Background: Focused studies in younger to middle-aged populations have demonstrated a relationship between obesity and adverse cardiac mechanics. We examined whether measures of overall and central adiposity are associated with cardiac mechanics, assessed by speckle-tracking echocardiography, in an older population without prevalent coronary heart disease or heart failure. Methods: Body composition was measured by anthropometry, bioelectrical impedance, and dual-energy x-ray absorptiometry among participants in the Cardiovascular Health Study, a population-based cohort of adults aged 65 years or older. Systolic and diastolic cardiac mechanics were measured with speckle-tracking analysis of echocardiograms. Multi-variable adjusted linear regression models were used to investigate associations of body composition measures and cardiac mechanics. Results: Mean age for the 3525 included participants was 72.6 years, 39% were male, and 10% were black. Mean body-mass index (BMI) was 26.3 ± 4.4 kg/m2, waist circumference (WC) was 93.2 ± 12.9 cm, and waist-to-hip ratio was 0.92 ± 0.09. In fully adjusted analyses, all adiposity measures were associated with worse LV longitudinal strain, LV early diastolic strain rate, and left atrial reservoir strain; however, associations were strongest for WC and BMI (p < 0.001). When both BMI and WC were included in the same model, only WC remained associated with each cardiac strain measure. Conclusion: In this cross-sectional study of older adults, central obesity was most robustly associated with impaired left ventricular systolic and diastolic strain as well as left atrial strain. The adverse effects of central obesity appear to extend even into older age.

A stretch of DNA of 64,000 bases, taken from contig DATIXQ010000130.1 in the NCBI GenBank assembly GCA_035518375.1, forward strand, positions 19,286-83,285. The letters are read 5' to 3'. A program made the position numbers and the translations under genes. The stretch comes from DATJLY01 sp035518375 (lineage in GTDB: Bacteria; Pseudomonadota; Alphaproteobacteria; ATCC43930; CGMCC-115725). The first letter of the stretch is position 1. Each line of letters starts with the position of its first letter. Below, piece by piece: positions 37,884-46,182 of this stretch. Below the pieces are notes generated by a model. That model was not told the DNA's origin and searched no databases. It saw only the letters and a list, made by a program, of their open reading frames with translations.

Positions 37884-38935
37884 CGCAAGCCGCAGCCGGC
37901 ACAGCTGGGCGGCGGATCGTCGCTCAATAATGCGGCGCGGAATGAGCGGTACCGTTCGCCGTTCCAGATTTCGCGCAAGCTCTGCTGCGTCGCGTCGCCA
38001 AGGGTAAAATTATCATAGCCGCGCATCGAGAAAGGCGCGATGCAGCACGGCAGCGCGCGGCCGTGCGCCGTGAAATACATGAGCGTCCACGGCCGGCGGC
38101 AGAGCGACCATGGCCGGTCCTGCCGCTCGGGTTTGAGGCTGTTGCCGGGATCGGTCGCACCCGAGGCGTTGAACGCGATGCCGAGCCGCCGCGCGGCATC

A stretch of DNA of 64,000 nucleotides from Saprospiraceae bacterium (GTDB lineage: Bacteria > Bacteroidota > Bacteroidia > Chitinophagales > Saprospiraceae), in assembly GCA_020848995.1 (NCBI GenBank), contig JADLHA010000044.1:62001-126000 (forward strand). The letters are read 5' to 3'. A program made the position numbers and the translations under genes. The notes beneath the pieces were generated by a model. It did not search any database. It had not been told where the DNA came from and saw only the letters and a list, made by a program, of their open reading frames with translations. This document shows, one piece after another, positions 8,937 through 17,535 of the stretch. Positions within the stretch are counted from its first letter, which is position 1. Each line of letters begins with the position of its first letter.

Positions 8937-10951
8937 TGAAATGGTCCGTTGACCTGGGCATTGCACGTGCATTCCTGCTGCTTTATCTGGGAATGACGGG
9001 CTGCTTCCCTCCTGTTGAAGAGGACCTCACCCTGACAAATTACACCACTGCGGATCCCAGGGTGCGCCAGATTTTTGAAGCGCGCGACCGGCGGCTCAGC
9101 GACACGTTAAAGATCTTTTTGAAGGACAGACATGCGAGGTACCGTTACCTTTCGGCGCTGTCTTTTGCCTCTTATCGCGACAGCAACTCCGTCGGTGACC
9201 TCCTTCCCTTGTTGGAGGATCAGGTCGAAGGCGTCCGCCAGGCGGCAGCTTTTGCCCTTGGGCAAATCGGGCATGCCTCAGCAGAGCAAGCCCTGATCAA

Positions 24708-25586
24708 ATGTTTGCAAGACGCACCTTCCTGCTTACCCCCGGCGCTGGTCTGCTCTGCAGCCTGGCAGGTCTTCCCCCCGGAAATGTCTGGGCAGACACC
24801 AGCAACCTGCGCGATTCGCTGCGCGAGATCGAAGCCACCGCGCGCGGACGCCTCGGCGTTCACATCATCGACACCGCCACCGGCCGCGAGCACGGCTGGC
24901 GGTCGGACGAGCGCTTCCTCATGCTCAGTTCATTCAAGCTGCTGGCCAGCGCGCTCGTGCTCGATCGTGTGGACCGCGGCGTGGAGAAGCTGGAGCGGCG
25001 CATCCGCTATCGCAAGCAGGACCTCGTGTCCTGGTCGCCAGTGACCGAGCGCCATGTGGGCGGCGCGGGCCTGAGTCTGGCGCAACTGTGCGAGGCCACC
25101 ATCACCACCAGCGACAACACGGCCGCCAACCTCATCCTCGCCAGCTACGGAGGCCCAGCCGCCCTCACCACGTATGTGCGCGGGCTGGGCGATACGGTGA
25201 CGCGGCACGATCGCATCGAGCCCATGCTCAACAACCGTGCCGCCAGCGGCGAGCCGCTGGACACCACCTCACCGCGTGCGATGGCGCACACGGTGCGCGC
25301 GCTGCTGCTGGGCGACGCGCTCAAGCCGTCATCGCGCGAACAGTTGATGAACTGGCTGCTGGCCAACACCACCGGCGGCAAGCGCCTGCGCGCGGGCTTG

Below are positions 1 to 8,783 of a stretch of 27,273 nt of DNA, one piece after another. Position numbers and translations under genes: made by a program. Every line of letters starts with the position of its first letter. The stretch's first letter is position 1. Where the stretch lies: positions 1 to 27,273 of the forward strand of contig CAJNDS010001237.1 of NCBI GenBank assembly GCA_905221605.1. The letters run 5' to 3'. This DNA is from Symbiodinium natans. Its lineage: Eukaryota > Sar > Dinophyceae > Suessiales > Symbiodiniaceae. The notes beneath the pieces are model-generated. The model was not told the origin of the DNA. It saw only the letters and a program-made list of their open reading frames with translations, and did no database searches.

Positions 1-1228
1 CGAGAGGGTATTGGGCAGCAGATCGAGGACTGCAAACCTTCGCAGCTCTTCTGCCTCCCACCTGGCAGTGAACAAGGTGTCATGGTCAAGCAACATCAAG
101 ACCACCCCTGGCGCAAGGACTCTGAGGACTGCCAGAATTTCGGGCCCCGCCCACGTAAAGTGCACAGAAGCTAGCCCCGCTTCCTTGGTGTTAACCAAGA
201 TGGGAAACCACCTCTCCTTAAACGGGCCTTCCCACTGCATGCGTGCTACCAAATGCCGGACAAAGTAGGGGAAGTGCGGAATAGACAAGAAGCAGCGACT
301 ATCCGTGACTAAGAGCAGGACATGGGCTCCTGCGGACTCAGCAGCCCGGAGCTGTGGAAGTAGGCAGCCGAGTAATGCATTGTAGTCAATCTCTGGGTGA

ASJC Scopus subject areas
- Medicine (miscellaneous)
- Endocrinology, Diabetes and Metabolism
- Nutrition and Dietetics